The origins of Article 370 can be found in Article 306A, inserted by the Constituent Assembly as an interim measure in October 1949, which limited the accession of Jammu and Kashmir to defence, foreign affairs and communications. Following the Delhi Agreement in July 1952 between Jawaharlal Nehru and Sheikh Abdullah on Kashmir’s autonomy, Article 306A was replaced by Article 370 of the Indian Constitution. But note that all along 370 was a “temporary” provision and in its original form provided for amendments.
That is why successive governments in India used Article 370 as the route to extend Central laws to J&K, instead of removing the provision all together. This provided the means, albeit complicated in law, to extend central authority over the State. What has happened now is that the fig leaf of 370 has been removed and the Centre has taken over complete control of the territories of J&K, by making them into two Union Territories.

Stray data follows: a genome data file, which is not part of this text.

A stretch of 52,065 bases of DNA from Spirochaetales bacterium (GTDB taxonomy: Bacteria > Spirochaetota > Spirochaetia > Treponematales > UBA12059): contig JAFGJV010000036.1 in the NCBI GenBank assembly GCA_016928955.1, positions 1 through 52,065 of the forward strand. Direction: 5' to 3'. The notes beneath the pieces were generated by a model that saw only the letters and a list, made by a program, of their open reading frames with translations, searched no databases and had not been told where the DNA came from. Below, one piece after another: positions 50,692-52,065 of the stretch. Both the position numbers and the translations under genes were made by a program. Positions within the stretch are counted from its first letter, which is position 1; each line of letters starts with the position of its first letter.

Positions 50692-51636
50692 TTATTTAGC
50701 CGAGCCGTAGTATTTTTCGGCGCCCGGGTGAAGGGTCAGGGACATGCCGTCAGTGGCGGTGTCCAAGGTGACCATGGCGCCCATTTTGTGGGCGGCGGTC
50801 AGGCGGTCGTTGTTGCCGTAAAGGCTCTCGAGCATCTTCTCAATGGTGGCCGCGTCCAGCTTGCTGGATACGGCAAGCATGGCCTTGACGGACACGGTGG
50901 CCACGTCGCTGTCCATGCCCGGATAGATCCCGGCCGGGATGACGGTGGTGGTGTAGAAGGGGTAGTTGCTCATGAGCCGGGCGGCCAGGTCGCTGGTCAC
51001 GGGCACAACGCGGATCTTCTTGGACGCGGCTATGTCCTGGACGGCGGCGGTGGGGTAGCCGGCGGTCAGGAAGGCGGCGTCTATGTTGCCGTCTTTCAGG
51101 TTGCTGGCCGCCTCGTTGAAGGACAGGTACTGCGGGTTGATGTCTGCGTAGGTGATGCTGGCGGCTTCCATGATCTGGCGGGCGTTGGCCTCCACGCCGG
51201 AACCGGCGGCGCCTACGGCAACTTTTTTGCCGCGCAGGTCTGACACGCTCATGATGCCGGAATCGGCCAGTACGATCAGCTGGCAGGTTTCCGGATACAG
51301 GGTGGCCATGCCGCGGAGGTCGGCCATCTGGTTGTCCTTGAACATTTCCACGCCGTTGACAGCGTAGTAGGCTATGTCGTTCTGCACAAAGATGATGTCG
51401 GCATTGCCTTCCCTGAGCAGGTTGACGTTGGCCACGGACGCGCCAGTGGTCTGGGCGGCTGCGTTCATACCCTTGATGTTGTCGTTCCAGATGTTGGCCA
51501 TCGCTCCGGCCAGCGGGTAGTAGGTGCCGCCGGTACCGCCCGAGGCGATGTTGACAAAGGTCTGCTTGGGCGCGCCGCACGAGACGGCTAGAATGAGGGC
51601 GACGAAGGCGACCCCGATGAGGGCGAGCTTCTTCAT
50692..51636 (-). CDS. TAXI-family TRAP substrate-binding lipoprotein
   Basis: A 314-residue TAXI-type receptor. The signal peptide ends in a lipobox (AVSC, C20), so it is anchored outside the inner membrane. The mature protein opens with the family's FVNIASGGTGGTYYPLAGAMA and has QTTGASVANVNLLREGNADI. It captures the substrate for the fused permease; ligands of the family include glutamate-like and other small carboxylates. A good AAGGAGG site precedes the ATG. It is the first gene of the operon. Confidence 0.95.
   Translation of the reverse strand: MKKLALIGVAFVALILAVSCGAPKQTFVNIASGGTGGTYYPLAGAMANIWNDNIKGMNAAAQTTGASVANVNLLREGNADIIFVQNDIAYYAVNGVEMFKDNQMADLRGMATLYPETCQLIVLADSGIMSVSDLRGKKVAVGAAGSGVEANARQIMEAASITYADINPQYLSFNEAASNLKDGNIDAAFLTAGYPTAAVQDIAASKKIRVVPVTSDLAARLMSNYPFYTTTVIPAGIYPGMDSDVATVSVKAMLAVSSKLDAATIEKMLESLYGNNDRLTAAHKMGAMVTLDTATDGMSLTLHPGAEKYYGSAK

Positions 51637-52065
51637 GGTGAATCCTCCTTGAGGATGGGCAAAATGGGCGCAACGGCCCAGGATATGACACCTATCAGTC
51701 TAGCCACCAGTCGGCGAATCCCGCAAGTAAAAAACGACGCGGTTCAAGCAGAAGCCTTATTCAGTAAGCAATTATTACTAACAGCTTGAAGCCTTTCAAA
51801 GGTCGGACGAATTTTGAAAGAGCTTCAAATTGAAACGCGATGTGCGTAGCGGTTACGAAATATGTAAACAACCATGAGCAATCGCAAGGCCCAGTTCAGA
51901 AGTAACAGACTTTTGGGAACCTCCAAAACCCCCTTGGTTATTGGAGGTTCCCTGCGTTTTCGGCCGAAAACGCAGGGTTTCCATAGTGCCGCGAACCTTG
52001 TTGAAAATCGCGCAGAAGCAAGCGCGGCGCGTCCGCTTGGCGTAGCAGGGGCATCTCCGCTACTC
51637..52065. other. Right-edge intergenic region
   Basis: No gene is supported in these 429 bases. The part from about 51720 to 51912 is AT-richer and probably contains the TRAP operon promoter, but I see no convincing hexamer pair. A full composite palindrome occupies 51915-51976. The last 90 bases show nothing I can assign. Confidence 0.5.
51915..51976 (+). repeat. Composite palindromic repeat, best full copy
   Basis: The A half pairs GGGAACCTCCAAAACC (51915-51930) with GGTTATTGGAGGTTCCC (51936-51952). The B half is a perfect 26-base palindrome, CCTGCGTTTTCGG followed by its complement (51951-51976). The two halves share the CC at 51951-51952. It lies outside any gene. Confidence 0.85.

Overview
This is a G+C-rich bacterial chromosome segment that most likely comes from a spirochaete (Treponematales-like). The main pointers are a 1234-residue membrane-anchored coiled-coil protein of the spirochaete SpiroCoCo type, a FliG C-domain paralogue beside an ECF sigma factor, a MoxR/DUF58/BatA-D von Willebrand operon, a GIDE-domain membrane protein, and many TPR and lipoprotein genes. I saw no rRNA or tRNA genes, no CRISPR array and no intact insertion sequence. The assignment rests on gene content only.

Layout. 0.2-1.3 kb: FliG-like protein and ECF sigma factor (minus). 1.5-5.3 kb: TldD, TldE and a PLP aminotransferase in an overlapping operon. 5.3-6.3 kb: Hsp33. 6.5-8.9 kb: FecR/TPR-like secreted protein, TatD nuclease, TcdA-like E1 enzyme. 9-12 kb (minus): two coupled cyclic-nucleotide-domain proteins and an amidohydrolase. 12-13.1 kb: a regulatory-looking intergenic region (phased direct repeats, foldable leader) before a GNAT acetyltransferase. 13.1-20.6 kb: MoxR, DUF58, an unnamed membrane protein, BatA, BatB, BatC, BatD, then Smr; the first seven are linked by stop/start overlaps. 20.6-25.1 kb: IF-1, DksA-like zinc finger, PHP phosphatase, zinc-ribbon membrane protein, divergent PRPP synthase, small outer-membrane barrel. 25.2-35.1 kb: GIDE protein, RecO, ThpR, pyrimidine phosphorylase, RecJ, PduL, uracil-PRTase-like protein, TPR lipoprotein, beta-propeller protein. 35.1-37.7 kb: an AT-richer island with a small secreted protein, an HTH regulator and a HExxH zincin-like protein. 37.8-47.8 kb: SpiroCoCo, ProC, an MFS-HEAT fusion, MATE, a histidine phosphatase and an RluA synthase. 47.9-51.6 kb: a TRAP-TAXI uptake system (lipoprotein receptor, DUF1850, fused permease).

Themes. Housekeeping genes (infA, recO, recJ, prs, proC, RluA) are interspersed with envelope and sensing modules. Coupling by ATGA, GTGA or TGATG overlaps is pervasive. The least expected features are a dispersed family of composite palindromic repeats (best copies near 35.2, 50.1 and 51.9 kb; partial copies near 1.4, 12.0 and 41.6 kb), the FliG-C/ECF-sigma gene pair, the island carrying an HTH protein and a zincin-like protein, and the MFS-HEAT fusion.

Thus it is seen that the process of integration of Jammu and Kashmir has evolved over time. What caught most people off guard by the Government’s decision to revoke Article 370 and 35A was the suddenness of the announcement. In a way, the move by the Indian government is the culmination of previous efforts to integrate J&K more closely with India.
In this sense, the rationale for Pakistan seeking to raise the issue of Kashmir with the UNSC in August 2019 is a clear indicator of their warped understanding of the Kashmir issue. There is also an element of duplicity in Pakistans stance in wanting to talk about Kashmir, but not about Pakistan Occupied Kashmir, comprising of Azad Jammu and Kashmir and Gilgit Baltistan. That is the real question the international community must raise now. Pakistan has a lot to answer!